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Lee Franklin

Lee Franklin

HHC
New New Expert Nurse
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Lee Franklin has 14 years experience and specializes in HHC.

Lee Franklin's Latest Activity

  1. Lee Franklin

    Exhausted!

    Thank you Libra, this is honest and helpful feedback! 👍
  2. Lee Franklin

    Exhausted!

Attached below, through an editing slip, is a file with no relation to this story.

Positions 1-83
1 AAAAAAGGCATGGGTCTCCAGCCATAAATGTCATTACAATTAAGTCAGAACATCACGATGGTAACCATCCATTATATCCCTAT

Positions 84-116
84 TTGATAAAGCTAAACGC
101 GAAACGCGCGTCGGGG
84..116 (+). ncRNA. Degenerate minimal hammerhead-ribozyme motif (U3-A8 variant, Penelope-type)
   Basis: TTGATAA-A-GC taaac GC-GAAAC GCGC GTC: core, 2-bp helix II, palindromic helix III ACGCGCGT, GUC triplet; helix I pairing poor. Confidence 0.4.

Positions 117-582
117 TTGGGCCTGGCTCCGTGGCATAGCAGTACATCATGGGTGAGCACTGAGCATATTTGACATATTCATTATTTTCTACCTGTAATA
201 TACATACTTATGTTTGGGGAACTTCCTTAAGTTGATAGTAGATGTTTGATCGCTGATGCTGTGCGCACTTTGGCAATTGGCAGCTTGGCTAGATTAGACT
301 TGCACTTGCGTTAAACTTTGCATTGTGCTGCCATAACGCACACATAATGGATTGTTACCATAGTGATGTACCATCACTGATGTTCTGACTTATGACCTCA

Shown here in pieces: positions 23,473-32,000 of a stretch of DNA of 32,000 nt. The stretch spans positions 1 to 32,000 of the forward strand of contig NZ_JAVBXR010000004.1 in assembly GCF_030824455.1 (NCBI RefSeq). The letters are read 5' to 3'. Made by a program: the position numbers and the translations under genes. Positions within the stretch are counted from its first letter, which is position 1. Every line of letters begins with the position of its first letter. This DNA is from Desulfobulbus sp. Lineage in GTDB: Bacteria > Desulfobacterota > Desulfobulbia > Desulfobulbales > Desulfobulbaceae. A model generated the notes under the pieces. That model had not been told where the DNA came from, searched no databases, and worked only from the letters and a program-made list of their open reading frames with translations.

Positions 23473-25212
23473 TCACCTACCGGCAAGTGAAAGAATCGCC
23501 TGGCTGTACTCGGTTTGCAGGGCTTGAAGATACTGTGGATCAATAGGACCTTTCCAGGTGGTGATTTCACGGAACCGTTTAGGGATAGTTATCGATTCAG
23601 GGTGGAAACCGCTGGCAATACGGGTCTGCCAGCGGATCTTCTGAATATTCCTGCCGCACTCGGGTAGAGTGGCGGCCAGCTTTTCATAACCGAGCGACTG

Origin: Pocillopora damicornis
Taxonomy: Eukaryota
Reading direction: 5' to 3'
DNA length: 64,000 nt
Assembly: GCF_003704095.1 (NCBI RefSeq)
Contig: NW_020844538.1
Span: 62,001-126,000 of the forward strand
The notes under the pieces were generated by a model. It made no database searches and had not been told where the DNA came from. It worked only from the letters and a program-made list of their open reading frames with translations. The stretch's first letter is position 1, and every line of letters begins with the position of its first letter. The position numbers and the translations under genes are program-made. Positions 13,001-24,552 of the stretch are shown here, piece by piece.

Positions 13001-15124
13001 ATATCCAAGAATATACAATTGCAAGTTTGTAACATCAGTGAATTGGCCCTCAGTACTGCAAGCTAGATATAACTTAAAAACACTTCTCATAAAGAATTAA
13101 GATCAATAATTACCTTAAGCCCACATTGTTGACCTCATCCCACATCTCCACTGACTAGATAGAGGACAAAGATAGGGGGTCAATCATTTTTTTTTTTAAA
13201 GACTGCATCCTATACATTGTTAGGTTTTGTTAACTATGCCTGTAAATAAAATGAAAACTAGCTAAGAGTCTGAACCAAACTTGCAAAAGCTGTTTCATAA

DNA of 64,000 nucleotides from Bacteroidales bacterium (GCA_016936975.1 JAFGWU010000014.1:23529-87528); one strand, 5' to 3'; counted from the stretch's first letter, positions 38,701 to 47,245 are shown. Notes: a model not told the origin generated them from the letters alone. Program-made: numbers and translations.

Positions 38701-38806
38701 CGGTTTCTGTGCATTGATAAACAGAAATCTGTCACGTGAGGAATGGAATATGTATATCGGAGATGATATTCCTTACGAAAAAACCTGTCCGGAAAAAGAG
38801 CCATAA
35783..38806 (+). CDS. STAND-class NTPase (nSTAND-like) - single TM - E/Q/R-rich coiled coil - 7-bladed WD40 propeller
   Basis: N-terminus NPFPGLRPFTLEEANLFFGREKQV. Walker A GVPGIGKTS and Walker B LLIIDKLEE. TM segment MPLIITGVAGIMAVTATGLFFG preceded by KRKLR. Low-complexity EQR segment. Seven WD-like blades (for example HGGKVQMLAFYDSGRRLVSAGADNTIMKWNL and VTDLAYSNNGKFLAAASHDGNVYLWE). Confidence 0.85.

This is a long email, so I apologize. Here is my problem. My wife is a VP at an Home Health Care (HHC) company, and the recruiting team cannot find nurses in SOCAL. She is at her wits-end and asked me to TRY to figure this out, so my thought was go to the experts...you, the nurses. Here is my assessment (through the eyes of an HHC nurse, who was a 15-year hospital and ICU nurse) and I would love to hear your thoughts. "I think that when it comes to ER, OR and ICU nurses, they do procedures in the hospital that HHC nurses typically don’t do in the home environment, so it would make sense if that set of nurses might have concerns about doing high-acuity procedures in the home environment. OR is obvious, but in the ER or ICU, they are definitely going to do things like A-Lines, new vents, gunshot wounds etc. that need to be stabilized in-patient... but ultimately, those patients come home. So, for nurses who truly have an aptitude and craving for that high acuity bedside nursing, they may need to work in a highly controlled hospital environment to continue to have that exposure. They may think that is their only option. However, outside of that small clinical window, it is a misconception that you will lose skills in HHC. In fact, the opposite is true. In HHC, we are exposed to a little bit of everything and must have a vast array of clinical expertise in our tool bag, typically “on our own” in the home environment and off of whatever MD order we have, which is often in need of updating once we evaluate the patient. The MD typically takes our suggestions, so we need to know what we’re doing for sure, which is why in CA, it’s a law that an HHC nurses has to have a year of experience to even work in the field. We see everything; but here is a short list of the most common. Post op or post hospitalized patients. Cardiac, Pulmonary, Trauma, etc. Bowel and Bladder Ostomies PICC, IV, Chest port access etc., peripheral line, blood draw etc. Lots of IV antibiotics Peg tube, TPN, G tube etc. Foley’s Plurex, LVAD, Milrinone Neb, infection training Medication administration, IV, I'm, PO Compression wraps, Diabetic ulcers, Stasis Ulcers. Post op care, drain tubes, staple removal, incisional care All the wounds you can imagine, from small bed sores to huge trauma wounds that need dressings, vacuums, packing, and teaching for the caregivers. Then just all of the basic nursing care, teaching, training, family support for every possible disease or combination of diseases you can imagine. We truly do a little bit of everything. It might be helpful to know in particular the type of skills they’re referring to, there are so many misconceptions about HHC because it’s not an avenue typically taught in nursing schools.” I can tell you that the comp. is the same, you have the autonomy to manage your caseload, which is far less that in the hospital, you do your admin. on your own time, etc, but I would love to here your thoughts. Thanks, Lee